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by Carolyn Kizer

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Author: Carolyn Kizer
ISBN: 1556590164
Language: English
Pages: 128 pages
Category: Poetry
Publisher: Copper Canyon Press; First Edition edition (October 1, 1988)
Rating: 4.3
Formats: mobi lit lit lrf
FB2 size: 1554 kb | EPUB size: 1723 kb | DJVU size: 1359 kb
Sub: Fiction

Carolyn Ashley Kizer (December 10, 1925 – October 9, 2014) was an American poet of the Pacific Northwest whose works reflect her feminism. She won the Pulitzer Prize in 1985.

Carolyn Ashley Kizer (December 10, 1925 – October 9, 2014) was an American poet of the Pacific Northwest whose works reflect her feminism.

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poetry from various countries, tr Kizer. Details (if other): Cancel. Thanks for telling us about the problem. poetry from various countries, tr Kizer.

Poet, essayist, and translator Carolyn Kizer was born in 1925 in Spokane, Washington. Raised by a prominent lawyer and highly educated mother, Kizer’s childhood was suffused with poetry. Of her development as a poet, she noted to the Poetry Society of America: My parents were both romantics: father favored the poems of Keats; mother went for Whitman. No evening of my childhood passed without my being read to. But I think my choices of Stein and Shaw show that my tastes were different.

Author of Euripides, Midnight was my cry, Carrying over, Cool, calm & collected, The ungrateful garden, Election day, 1984, The Ungrateful Garden, Afternoon happiness. Carrying over: Poems from the Chinese Urdu Macedonian Yiddish and French African.

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Carolyn Ashley Kizer (born December 10, 1925) is a Pulitzer Prize-winning American poet of the Pacific Northwest, whose works reflect her feminism. Kizer was born in Spokane, Washington, the daughter of a socially prominent Spokane couple, Her father, Benjamin Hamilton Kizer, was 45 when she was born. Her mother, Mabel Ashley Kizer, was a professor of biology who had received her doctorate from Stanford University.

Carolyn Ashley Kizer (born December 10 1925) is a Pulitzer Prize winning American poet of the Pacific Northwest whose works reflect her feminism. Carolyn Ashley Kizer (born December 10 1925) is a Pulitzer Prize-winning American poet of the Pacific Northwest whose works reflect her feminism.

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Poem translations deal with rivers, Chinese court life, travel, friendship, mourning, and art
Comments (2)
Rexfire
Carolyn Kizer is a skilled poet in her own right (Pulitzer prize, 1985 for Yin), but here translates works in 5 different languages. She says she is "only an occasional and amateur translator", but the poems here all ring true. I was most impressed with the poems from 8th century China, by Tu Fu. They have a Taoist sound "Clouds drift among the towers. Along again,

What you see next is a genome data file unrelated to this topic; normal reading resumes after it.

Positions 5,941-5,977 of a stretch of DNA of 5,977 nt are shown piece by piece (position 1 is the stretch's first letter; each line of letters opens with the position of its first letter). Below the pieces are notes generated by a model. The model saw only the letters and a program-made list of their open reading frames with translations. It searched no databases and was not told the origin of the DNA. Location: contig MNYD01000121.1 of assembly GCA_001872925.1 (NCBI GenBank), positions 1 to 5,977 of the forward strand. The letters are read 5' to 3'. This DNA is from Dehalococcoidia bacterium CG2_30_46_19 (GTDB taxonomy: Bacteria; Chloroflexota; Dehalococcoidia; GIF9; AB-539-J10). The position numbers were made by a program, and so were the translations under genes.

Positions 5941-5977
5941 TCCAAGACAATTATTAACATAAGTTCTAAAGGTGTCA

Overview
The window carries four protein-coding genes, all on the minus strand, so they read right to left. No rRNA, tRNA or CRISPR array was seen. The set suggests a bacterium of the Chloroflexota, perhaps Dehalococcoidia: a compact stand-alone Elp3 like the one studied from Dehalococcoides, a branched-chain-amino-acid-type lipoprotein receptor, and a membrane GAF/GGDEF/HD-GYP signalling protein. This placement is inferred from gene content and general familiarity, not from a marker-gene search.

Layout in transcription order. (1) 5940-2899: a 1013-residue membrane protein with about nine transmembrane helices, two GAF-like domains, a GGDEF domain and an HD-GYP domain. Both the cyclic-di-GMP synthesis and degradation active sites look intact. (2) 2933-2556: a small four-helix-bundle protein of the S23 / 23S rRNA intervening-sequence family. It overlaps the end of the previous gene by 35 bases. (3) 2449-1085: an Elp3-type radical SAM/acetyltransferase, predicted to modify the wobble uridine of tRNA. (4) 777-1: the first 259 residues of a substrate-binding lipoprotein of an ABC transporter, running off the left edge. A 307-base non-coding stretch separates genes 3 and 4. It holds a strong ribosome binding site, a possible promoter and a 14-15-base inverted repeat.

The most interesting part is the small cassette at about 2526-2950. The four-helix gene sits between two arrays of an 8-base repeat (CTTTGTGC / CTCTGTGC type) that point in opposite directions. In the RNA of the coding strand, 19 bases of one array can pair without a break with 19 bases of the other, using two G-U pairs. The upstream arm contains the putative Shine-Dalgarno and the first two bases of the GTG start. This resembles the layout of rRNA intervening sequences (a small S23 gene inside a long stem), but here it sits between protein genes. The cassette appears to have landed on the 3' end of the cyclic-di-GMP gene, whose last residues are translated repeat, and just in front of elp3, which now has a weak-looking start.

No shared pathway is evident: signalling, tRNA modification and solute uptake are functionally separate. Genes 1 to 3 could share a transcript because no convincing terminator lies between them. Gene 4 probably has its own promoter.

I burn the draft of another memorandum" that somehow refresh this modern office worker. "Like a knife in a melon, Autumn slices Summer." The book ends with modern Chinese poems from Shu Ting, which meld with the modern "Wild swan: my temperament, / You vow to confront winter, unprotected /
Even with a bullet wound /
Rather than linger in the cage of Spring."

The two Yiddish poems are from the modern poet Rachel Korn "Let me pillow myself on the book of my peregrinations".

The Pakistan "journal" appears from 1969, and seems a little too personal, dusty, and gritty, but somehow complements the exotic Faiz Ahmed Faiz poems "Every drop is the fury of a cobra."

For an unknown reason, the African poems include the French originals, and speak of exile and roots "know the substance of exile;/ on the sea, wind and thunder/ recognizing all the roots / of the trees that rejects me".

This book is a good poetic travelogue.
Reddefender
Carolyn Kizer makes a selection of poetry from a number of different cultures. The largest space is given to the Chinese but there are also translations from the Macedonian, from Urdu, from French African and even two Rachel Korn poems from Yiddish. In the middle of this she gives a section of the journal she wrote while working as a cultural ambassador in Pakistan. In the journal she writes about her strong emotional connection to Pakistan , her being overwhelmed by the natural beauty and the richness of the culture. She encounters however strong Islamist groups who represent the most backward ideas, including the total repression of women. Her journal is vaguely interesting but does not describe in depth relationships she often refers to. I cannot judge the quality of the translation but in the Chinese section there is a kind of clarity of line , almost a thinness in describing nature.